Updated July 23, 2020
PROGRAM...the buzzword for SLRs in the early 1980's. Only with this technological breakthrough could photographers now surmount the barrier of having to think about camera settings and composition at the same time! Freedom from Aperture- or Shutter-priority or (heaven forbid you were still using) m...mm...mmm...Manual exposure beckoned. At last, focus (no pun intended) only on composition...unencumbered by such banalities...and our wunderkamera will do it all better than you ever could, anyways...(Okay, okay, that's enough...1980's marketing-speak now set to OFF). Riiight. Anyhoo, Program was going to be the next big thing to save the Japanese manufacturers from the the slippery slope of the latest SLR sales slide (Aside: it didn't ;-)). From the introduction of the Canon A-1 (1978), the first proper Program mode SLR (along with the three more familiar exposure modes mentioned above), to the 1985 introduction of the real "next big thing" (Auto Focus), the profligate proliferation of Program SLRs only accelerated. Followers included: Fujica's AX-5 (1979), Canon's AE-1 Program (1981) & T50 & T70 (1983 & '84), Minolta's X-700 (1981), Nikon's FG & FA (1982 & '83), Olympus' OM-2S & OM-PC/OM-40 (1984 & '85) , Ricoh's XR-P (1983), Yashica's FX-103 Program & the Contax 159MM (1985), and the two subjects of this article: the Pentax Super Program (1983) and Program Plus (1984). That's 16 models within seven years. So what set the Pentaxes apart from the rest of their competitors? Read on Macduff ;-).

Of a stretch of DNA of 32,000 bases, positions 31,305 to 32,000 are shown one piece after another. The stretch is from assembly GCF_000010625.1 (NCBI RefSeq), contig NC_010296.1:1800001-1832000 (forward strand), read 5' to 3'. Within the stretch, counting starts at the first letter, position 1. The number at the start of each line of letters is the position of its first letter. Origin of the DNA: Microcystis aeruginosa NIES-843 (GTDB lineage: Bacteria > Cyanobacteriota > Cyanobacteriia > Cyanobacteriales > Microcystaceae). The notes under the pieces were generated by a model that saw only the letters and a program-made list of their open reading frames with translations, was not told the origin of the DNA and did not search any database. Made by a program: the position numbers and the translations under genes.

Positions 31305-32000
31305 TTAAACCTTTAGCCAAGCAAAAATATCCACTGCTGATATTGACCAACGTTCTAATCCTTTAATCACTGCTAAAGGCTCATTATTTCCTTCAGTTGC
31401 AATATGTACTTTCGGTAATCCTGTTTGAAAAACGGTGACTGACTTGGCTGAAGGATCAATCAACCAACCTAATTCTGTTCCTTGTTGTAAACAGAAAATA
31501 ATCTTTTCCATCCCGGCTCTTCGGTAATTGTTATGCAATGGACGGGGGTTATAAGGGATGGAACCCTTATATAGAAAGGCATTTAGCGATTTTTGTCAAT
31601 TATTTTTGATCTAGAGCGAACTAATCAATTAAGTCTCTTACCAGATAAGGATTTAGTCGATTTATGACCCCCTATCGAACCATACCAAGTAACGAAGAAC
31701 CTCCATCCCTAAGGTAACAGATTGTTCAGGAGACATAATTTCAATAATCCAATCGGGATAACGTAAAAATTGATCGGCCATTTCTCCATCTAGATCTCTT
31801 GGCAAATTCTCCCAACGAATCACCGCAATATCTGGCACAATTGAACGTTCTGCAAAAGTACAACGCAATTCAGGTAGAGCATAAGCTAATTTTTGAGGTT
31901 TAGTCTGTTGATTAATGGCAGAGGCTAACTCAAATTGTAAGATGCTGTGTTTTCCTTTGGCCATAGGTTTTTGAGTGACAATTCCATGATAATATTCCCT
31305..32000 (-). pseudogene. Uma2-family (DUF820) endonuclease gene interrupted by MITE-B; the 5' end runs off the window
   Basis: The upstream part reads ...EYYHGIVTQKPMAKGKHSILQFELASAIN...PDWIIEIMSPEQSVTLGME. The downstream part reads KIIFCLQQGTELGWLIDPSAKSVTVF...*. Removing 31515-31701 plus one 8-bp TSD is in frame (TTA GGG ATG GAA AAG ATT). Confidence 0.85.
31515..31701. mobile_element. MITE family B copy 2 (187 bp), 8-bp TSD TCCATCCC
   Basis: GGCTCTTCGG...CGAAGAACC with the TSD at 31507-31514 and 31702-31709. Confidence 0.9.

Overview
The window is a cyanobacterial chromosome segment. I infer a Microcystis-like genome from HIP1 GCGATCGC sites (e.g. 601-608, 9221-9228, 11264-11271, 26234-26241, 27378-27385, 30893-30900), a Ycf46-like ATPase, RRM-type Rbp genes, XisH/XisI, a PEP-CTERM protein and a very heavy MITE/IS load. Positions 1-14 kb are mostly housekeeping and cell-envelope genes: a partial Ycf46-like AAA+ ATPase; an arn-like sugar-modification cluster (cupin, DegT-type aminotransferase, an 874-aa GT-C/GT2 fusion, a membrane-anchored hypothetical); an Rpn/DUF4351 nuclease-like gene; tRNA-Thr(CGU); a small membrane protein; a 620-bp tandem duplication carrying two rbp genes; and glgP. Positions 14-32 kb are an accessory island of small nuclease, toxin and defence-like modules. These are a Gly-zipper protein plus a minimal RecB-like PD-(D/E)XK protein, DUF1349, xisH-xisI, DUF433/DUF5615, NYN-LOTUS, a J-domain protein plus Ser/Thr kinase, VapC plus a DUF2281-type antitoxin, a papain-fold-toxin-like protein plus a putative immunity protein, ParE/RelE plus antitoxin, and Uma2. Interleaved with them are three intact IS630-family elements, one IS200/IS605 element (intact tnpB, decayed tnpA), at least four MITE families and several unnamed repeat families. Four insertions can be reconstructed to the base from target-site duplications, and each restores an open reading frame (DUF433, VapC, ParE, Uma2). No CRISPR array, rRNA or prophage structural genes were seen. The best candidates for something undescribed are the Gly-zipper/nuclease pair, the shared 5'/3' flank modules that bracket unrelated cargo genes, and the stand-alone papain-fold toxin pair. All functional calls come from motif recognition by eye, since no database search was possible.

Suffers from a two-decade and counting film and manual focus SLR addiction. Has recently expanded into 1980's AF point and shoots, and (gack!) '90s SLRs. He even mixes in some digital. Definitely a sick man.